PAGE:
Hard Bodies Are Built In Winter (+ Recipe)



That's one of the most motivational workout quotes I've ever seen. It's the perfect nudge needed to get out of bed for that 5:45am exercise class, when it's 10 degrees out and way-dark.

It beats waiting until the birds start their early morning chirping near the beginning of spring to get motivated (or freaked out enough) to get that butt into gear.

Because if you're already pumped and primed in the dead of winter, you'll be all set when bikini season rolls around. One more reason to rejoice that spring and summer are back :D

I also move my body because it feels goooood!

Ok, maybe it doesn't always feel good while I’m doing it (!), but afterwards my skin glows and my brain feels buzzy (it doesn’t get better than that).

Which makes sense… it's been found that exercise makes us smarter too (woohoo!...check out Grain Brain for more on this).

You don't even need to hit the gym… even brisk walking for at least 20 minutes, 5 days a week exercises your brain. (I always knew I was taking the dog for a walk more for me than her ;)…)

So what's a good way to treat yourself for all that hard work?

Healthy food, of course :)

And, as always, I advocate making it delicious. What better way to ensure that you'll eat this way for the rest of your life? :)

Let's go a little further and get a little funky too.

How about a jacked up dish that tastes decadent but is actually made up of functional foods (which means food that delivers more than just nutrition)??

This recipe might seem intimidating, but it's EASY, especially if you're already used to making super-simple milk kefir.

You're frying up dulse (a seaweed that's chock full of minerals—10 to 20 times more than land plants—and is used by women to help their skin stay wrinkle-free and their hair keep it's color) just until it's crispy and crunches like a chip (yum) and smearing it with kefir cheese (a whole food probiotic that helps increase good gut bacteria and lets your face glow).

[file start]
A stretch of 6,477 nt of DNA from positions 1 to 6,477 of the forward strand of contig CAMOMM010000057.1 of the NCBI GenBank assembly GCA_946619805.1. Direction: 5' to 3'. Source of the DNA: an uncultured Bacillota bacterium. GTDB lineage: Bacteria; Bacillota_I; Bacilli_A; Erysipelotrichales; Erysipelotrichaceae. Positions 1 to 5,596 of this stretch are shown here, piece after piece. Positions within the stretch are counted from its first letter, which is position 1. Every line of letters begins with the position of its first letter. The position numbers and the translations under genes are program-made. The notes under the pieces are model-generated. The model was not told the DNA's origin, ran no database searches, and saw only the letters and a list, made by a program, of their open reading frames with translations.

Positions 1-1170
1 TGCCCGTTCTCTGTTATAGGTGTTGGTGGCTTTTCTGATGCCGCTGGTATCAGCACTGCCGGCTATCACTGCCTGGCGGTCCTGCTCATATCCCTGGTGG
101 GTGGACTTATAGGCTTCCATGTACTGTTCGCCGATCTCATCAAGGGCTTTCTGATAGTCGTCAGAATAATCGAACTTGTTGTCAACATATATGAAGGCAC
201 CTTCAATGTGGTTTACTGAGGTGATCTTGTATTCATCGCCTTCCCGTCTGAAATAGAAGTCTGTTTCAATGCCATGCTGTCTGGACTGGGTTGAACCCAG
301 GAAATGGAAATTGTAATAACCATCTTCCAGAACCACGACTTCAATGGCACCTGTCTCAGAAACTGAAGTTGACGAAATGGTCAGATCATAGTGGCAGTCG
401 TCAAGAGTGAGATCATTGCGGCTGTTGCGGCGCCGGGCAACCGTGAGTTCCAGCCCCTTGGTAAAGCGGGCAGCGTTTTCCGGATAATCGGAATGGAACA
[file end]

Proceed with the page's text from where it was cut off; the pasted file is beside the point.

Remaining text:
Add a crack of sea salt to the top (maybe even some applewood smoked sea salt).

The more your taste buds are engaged and loving what they're experiencing, the less likely you'll want to eat something that'll throw that hard body off track ;)

So sit back and savor :)


Fried Dulse "Chips" With Kefir Cheese

-1/4 cup dulse, separated into cracker-sized pieces
-1 to 2 tbsp grass-fed butter
-1 batch of kefir cheese (recipe below)
-Sea salt (I use Celtic sea salt)

1. Heat a pan over medium heat and add the butter.
2. Add the pieces of dulse to the pan and coat them in the butter and then take a spatula and press the pieces into the pan to flatten them.
3. Flip each piece once the dulse starts to change color. It should take about 3 minutes for the pieces to cook.
4. Remove from the pan, plate and spread some kefir cheese on each piece. Sprinkle with sea salt.

Milk Kefir

-4 cups whole milk, pasture-raised (also called grass-fed) or raw
-1 packet kefir starter (I use Body Ecology)
-1 scoop prebiotic, to feed the kefir starter (I use EcoBloom by Body Ecology)

Optional Equipment
-1/2 gallon mason jar
-Canning funnel

1. Add the starter packet and prebiotic to the mason jar.
2. Heat the milk in a pan until it reaches 90 degrees.
3. Pour milk into the jar and whisk so that it combines with the starter + prebiotic.
4. Cover and let ferment for 12 to 24 hours (depending on how warm the room is).
5. It will be thick and smell like yogurt when it's ready.


Kefir Cheese

1. Once the milk is fermented (see above), place a large fine mesh strainer (or colander) over a large glass bowl.
2. Put a nut milk bag (you could also use cheesecloth or larger coffee filter) in the strainer and pour the kefir into the nut milk bag; the glass bowl will catch the liquid (whey) and the solids will remain in the nut milk bag.
3. Cover and let the bowl sit overnight in the fridge. The next day you'll have a soft cheese in the bag—place it in a different bowl for storage. You can keep the whey to use as liquid in smoothies or as a culture starter for other fermented food recipes.